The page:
With everything I be (or do) in my life, I’m working on creating greater consciousness. Regularly I sing on funerals and there’s (besides theatre) practically no place where listeners are more willing to receive every word, every note, every vibration. That brings me as a performing artist into motion simultaneously.
I’d like to speak on funerals, I perceive me doing that; was what I was thinking on a Tuesday in November. So I took a few steps and within 10 days I was doing or being my first funeral ceremony as a speaker. Back when I was a teenager, I sometimes shouted out: “I wish to be a singing pastor: I like to make the world more conscious, more pretty”. In fact I am now doing what I yelled back then. My sense of faith has changed in the years. Now I’m continuously actualising greater consciousness. And boy oh boy, there’s such a taboo on death, or I should say on dead people.
I oftentimes wondered that practically no-one has asked me in these 21 years that my mom isn’t on this planet anymore; ‘What was she like?’ Not to label or define her. Nor to put her in a box. No, it’s just so wonderful to be aware of the light in my own eyes, the minute I am allowed to tell about who she was; how she touched me, what freedom I sensed under her wings, how we sang together, laughed, enjoyed a beer, how she – without any doubt – was and still is my biggest fan. What touched us in the world, how we talked about consciousness and conscious being and her grandma. And her artful heart that she didn’t really unfold in her life and the way she was – truly was. And how she loved my dad and how he loved her. Wauw I am one of the lucky ones who has parents who taught me the greatest lesson in life: be who you are and everything will always turn out fine.
That’s why I keep on following what I know.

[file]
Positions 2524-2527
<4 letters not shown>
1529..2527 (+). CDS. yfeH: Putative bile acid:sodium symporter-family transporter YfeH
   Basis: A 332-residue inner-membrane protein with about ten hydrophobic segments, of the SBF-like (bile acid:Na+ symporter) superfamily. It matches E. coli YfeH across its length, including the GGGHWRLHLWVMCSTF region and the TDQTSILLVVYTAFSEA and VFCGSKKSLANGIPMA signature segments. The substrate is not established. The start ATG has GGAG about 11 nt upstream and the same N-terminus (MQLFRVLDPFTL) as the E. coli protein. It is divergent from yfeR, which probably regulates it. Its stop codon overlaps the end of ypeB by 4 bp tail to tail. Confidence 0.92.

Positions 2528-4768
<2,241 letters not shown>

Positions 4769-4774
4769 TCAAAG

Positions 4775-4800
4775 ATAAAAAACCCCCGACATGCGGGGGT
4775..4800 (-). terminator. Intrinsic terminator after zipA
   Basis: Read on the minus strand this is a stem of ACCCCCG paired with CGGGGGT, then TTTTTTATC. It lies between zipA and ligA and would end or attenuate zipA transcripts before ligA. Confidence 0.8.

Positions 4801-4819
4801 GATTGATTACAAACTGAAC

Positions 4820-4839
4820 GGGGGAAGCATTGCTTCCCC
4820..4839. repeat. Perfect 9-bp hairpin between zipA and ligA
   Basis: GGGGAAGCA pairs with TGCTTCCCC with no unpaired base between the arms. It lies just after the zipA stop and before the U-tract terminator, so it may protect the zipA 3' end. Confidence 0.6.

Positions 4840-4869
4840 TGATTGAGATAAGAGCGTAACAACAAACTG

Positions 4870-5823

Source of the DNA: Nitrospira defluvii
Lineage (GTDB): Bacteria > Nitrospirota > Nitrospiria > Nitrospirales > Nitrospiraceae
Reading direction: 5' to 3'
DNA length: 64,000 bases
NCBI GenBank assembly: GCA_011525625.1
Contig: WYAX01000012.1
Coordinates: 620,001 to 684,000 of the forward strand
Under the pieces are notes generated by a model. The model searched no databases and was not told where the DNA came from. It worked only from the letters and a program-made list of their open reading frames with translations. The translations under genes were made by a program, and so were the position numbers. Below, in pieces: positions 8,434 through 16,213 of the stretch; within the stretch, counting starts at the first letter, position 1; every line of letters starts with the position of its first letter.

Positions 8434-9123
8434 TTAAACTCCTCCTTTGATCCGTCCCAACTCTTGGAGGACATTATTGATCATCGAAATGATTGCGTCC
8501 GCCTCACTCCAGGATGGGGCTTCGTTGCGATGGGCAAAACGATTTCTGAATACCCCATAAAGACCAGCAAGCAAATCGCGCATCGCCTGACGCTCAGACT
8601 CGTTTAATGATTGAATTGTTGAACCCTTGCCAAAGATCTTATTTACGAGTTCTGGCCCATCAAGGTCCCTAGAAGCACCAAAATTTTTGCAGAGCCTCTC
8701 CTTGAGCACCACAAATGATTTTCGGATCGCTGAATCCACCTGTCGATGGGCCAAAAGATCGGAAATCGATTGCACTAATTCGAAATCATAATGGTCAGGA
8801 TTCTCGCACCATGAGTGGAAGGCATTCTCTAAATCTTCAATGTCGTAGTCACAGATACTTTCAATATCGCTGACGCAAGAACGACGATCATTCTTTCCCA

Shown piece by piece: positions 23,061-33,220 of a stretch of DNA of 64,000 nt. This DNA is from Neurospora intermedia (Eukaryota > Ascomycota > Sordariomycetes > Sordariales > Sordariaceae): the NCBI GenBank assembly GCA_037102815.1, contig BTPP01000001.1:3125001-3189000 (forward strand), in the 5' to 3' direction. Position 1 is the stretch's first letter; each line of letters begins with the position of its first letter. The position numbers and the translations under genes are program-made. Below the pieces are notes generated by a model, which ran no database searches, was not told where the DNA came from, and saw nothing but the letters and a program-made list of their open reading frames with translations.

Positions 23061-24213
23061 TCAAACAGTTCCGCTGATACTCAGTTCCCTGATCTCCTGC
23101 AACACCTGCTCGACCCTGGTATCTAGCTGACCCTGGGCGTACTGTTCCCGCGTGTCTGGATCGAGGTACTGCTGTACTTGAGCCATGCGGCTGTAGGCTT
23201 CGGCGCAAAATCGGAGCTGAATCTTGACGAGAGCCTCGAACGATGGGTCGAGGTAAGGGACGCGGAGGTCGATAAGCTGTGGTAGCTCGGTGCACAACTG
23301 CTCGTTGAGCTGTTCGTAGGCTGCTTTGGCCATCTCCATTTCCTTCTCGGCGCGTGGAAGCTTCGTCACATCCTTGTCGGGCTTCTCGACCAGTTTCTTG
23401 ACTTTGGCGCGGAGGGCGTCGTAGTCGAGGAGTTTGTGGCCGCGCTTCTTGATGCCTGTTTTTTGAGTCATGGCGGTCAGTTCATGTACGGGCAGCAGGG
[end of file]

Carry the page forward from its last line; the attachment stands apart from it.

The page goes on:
With her death – most people talk more about, then celebrating her and her life – I got intensely aware of the absence of farewell. Sure, we did prepare ourselves. She was ill for 9 months until her coming death. We cried, laughed, talked, kept silent, let go of each other – totally. And there and then by letting go of each other, more connection appeared. After her death she was still around until the very minute I am writing this. I communicate with her (yes, I see, hear and perceive dead people). And that’s so so great.
A year later I met the love of my life, I thought. We got married, started a family and after 15 years together (10 years of marriage), it broke. That’s how it seemed. For also there I noticed: there is no separation. It’s just a different way of being together. On a weekly basis I have kids leaving the house and coming home. No farewell – just oneness, continuously.
That makes speaking on a funeral so special for me. I listen to life-stories, I’m allowed to walk together with a family on their very intense path. I am allowed to celebrate someone’s life with them; someone they still love.
Let’s call out the names of those we let go of, let’s keep on finding out who they were; those people we let go of and whom we are one with continuously and who contributed to us being us.
Cheers to life, to celebrating life: every hour, every minute, every second – because we can!
Death doesn’t exist
Nor does farewell